Keep in mind – some applicants diagnosed with Stage 2 ovarian cancer will not qualify for traditional coverage.
Stage 3 and Stage 4
Stage 3 – Ovarian cancer has spread to the abdomen.
Stage 4 – Cancer has spread to distant organs beyond the abdomen.
At Stages 3 and 4, you will need to evaluate a guaranteed issue policy. Unfortunately, underwriters consider the risk too high for a traditional policy.
Keep in mind – While guaranteed issue policies are modest in size, they are a form of permanent coverage with cash-value. And, most importantly, some life insurance is better than no life insurance.
4. What form(s) of treatment did you receive?
Thankfully, there continues to be advancements in the treatment:
Plan to disclose the types of treatments you received:
- Drug therapy
- Other, including clinical trials
Your underwriting is interested in the forms of treatment you received, how successful they were, and what side effects you encountered.
5. What was the date of your last treatment?
Be sure to know the date you finished treatment. Or, if you are still undergoing treatment, plan to share the scheduled timeline of treatments your doctor has given you.
Your date of completed treatment is important to determine if you might qualify for traditional coverage. Most carriers have required “wait times” for cancer survivors.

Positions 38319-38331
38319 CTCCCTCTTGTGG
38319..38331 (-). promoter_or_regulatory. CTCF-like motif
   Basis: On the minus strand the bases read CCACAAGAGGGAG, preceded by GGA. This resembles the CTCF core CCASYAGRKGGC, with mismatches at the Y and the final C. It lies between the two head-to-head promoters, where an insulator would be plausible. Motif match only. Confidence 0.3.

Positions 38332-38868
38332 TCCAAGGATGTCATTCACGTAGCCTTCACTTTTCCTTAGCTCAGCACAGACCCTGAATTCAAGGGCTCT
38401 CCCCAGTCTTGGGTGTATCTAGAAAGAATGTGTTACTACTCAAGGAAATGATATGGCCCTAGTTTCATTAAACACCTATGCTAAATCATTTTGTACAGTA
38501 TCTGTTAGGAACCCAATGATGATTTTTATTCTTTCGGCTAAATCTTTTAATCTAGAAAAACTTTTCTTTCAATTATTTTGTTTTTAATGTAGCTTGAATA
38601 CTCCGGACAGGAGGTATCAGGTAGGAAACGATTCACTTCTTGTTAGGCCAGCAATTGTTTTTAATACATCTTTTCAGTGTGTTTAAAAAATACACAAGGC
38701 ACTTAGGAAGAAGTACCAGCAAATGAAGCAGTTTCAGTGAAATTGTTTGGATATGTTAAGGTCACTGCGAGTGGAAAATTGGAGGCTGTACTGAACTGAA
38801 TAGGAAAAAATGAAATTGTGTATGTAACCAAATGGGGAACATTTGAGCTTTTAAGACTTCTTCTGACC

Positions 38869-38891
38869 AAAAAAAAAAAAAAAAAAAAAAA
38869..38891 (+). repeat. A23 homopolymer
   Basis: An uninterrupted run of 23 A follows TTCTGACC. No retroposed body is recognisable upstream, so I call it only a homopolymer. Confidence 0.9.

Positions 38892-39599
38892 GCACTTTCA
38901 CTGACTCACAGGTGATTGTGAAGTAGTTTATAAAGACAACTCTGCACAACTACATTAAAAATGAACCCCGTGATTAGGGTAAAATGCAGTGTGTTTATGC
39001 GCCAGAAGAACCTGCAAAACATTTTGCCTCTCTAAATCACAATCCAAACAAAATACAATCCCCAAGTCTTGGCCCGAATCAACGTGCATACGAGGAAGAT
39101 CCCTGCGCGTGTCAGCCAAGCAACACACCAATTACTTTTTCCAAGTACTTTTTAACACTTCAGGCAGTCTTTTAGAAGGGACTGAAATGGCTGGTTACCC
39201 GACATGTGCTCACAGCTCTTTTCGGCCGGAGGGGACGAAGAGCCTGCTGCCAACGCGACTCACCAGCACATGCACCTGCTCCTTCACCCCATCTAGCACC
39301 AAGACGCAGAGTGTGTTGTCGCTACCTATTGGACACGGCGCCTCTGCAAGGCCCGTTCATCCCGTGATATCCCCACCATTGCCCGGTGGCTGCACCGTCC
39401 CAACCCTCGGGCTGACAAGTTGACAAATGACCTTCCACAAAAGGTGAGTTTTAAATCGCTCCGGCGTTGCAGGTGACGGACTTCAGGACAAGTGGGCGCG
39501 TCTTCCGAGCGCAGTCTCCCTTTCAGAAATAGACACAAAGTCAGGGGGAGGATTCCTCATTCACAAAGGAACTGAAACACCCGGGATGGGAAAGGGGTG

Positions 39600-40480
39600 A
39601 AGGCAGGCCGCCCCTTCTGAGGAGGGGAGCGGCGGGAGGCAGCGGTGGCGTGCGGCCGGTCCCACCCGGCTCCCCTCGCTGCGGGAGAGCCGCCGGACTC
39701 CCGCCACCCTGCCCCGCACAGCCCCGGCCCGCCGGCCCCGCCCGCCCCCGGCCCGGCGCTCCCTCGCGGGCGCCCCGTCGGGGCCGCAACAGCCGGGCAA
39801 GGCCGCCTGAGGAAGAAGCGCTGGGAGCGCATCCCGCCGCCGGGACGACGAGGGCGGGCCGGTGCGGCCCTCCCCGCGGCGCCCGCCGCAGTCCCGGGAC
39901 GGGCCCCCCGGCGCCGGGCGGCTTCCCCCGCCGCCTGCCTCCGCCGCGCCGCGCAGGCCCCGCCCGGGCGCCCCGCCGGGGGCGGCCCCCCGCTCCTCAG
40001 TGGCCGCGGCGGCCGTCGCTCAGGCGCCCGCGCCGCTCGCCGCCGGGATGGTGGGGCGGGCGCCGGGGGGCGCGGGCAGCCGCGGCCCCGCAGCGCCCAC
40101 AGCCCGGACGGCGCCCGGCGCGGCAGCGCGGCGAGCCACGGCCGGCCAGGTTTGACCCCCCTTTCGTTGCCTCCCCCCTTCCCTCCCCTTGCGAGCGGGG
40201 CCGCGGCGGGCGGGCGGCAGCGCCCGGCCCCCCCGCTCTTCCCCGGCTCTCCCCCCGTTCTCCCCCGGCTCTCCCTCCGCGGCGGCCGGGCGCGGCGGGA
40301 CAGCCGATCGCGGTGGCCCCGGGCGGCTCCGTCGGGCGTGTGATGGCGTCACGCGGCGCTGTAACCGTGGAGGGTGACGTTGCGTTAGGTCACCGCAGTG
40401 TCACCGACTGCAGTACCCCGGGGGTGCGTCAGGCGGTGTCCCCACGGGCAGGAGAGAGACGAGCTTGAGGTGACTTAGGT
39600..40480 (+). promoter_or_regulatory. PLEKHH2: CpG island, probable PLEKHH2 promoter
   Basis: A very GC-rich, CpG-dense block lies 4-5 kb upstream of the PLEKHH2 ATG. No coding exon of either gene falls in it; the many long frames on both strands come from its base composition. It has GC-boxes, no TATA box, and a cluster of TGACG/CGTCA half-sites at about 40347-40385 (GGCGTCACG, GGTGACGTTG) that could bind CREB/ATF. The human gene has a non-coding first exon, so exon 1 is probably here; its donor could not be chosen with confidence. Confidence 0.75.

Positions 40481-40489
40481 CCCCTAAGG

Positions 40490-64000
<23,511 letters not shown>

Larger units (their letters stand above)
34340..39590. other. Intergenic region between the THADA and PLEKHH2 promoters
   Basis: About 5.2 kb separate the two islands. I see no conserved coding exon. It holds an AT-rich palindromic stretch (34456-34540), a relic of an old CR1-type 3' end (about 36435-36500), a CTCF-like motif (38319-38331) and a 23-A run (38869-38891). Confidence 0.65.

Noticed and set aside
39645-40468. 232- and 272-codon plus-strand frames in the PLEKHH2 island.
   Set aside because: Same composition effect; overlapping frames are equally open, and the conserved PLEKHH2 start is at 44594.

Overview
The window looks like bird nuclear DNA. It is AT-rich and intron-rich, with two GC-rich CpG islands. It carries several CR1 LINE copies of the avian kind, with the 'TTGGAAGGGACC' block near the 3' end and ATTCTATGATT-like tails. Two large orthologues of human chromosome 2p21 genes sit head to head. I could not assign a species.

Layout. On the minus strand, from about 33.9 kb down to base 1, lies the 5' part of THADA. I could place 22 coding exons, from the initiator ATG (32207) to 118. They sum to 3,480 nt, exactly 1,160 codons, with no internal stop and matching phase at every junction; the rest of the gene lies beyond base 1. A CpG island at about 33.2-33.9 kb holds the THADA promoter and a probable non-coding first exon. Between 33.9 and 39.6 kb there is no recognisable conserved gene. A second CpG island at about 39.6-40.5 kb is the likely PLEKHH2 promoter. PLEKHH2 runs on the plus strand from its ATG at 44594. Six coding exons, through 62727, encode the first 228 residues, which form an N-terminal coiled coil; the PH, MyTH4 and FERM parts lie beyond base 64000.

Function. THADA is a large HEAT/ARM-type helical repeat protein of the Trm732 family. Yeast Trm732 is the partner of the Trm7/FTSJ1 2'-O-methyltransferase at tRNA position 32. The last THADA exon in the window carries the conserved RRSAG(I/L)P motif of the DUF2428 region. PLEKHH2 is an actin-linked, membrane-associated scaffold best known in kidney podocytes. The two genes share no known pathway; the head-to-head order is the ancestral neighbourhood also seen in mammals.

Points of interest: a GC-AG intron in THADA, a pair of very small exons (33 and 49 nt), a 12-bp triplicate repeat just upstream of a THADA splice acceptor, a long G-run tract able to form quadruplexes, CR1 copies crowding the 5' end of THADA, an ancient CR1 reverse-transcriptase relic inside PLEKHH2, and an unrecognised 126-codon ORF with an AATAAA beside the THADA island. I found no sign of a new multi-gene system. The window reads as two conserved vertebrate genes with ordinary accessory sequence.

For example, if you were diagnosed with Stage 1, you may be required to wait 1 year after treatment to qualify for coverage.
6. Are you attending follow-up appointments with your doctor?
Your underwriting would like to see responsible actions. If you are going to follow-up appointments with your oncologist or doctor, it indicates that you are taking your health seriously.
7. What is your remission status? How is your overall health?
Are you currently in remission? If so, for how long?
Remember, you must demonstrate that you have been in remission for a certain period of time (depends on the carrier and your diagnosis) before you can possibly be approved for a traditional policy.
Conversely, be sure to communicate if you are still undergoing treatment. Current cancer patients will only qualify for guaranteed issue.
Further, plan to share your overall health and lifestyle. Some factors increase your risk for ovarian cancer, including:
Cancer patients and survivors buy no physical life insurance all the time.
Keep in mind, however, you will want to assess the top no physical life insurance carriers before applying because each company views cancer differently.
Depending on a number of factors, cancer survivors may qualify for traditional no physical exam life insurance.
- How long you have been in remission
- Stage and type of ovarian cancer
- Current health status
If you are currently receiving treatment for cancer, the only type of no exam policy you will qualify for is a guaranteed issue policy.
Ovarian cancer patients and survivors need to do two things in order to find the best policy they qualify for.
- Work with an independent agent – Especially after a health complication, you’ll want access to multiple carriers and multiple quotes. An independent agent has your best interest at heart.
- Document your medical history – You will need to be ready to answer the important underwriting questions.
To start the process, simply fill out our free quote.